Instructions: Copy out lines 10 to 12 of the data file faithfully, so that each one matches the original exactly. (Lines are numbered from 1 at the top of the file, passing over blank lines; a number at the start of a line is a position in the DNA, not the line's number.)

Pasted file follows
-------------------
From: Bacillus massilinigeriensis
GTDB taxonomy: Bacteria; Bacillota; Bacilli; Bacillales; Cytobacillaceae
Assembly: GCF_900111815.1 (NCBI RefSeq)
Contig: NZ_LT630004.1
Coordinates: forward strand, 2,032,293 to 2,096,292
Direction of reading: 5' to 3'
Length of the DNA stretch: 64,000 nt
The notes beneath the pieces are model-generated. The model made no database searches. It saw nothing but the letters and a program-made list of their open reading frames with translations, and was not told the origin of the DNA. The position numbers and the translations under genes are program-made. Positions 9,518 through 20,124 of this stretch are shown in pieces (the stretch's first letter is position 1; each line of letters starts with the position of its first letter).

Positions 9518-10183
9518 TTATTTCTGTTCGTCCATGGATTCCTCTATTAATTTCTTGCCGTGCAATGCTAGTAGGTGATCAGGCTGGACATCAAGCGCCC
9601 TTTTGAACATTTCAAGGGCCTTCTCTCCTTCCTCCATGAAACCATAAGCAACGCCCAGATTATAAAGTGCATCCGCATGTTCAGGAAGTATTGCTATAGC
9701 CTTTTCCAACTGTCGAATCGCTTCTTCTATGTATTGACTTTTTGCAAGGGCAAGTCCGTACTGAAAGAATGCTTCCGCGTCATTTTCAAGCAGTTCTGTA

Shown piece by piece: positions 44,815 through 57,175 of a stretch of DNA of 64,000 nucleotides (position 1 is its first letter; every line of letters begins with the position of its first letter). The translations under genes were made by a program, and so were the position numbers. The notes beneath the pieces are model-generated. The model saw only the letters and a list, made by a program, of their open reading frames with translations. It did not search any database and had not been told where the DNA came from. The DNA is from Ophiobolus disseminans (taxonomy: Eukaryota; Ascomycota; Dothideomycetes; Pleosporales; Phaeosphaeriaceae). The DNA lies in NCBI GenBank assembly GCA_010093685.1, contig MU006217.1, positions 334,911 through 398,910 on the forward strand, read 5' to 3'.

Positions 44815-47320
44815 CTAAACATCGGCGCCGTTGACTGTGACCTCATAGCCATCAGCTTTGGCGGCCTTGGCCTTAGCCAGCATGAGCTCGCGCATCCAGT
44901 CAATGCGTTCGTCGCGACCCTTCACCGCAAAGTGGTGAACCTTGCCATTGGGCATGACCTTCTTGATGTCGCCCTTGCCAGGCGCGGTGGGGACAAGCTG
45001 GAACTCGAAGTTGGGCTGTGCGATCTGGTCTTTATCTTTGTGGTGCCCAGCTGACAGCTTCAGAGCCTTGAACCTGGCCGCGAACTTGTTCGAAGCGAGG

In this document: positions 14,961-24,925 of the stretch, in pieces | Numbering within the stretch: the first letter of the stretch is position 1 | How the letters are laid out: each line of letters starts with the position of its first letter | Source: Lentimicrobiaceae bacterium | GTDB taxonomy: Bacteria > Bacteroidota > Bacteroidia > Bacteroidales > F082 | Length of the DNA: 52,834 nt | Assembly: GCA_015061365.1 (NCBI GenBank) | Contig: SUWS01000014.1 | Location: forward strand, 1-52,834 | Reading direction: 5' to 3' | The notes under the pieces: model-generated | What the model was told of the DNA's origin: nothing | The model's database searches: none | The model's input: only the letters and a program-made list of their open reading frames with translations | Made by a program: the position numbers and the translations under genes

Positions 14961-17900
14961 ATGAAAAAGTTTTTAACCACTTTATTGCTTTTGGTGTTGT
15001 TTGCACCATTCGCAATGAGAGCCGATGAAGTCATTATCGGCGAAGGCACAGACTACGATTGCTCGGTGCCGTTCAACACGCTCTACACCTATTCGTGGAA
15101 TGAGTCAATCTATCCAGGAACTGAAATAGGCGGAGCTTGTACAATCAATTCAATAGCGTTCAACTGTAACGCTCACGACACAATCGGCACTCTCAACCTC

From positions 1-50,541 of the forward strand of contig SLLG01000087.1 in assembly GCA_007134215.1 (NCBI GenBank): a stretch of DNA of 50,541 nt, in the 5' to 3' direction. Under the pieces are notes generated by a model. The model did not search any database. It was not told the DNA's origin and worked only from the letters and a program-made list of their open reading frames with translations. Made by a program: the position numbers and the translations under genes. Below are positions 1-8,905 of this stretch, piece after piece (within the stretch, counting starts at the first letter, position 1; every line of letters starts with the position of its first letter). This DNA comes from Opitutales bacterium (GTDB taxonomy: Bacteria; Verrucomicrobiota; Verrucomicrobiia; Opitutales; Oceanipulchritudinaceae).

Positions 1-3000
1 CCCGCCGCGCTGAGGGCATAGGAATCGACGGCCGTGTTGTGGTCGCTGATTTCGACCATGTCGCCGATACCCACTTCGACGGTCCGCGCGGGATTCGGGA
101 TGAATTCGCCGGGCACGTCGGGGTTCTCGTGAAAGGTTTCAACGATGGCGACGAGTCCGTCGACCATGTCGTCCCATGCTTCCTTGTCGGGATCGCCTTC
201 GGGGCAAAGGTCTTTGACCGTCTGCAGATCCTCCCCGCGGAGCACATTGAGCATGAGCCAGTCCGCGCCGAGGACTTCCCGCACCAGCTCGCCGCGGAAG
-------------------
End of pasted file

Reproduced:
9518 TTATTTCTGTTCGTCCATGGATTCCTCTATTAATTTCTTGCCGTGCAATGCTAGTAGGTGATCAGGCTGGACATCAAGCGCCC
9601 TTTTGAACATTTCAAGGGCCTTCTCTCCTTCCTCCATGAAACCATAAGCAACGCCCAGATTATAAAGTGCATCCGCATGTTCAGGAAGTATTGCTATAGC
9701 CTTTTCCAACTGTCGAATCGCTTCTTCTATGTATTGACTTTTTGCAAGGGCAAGTCCGTACTGAAAGAATGCTTCCGCGTCATTTTCAAGCAGTTCTGTA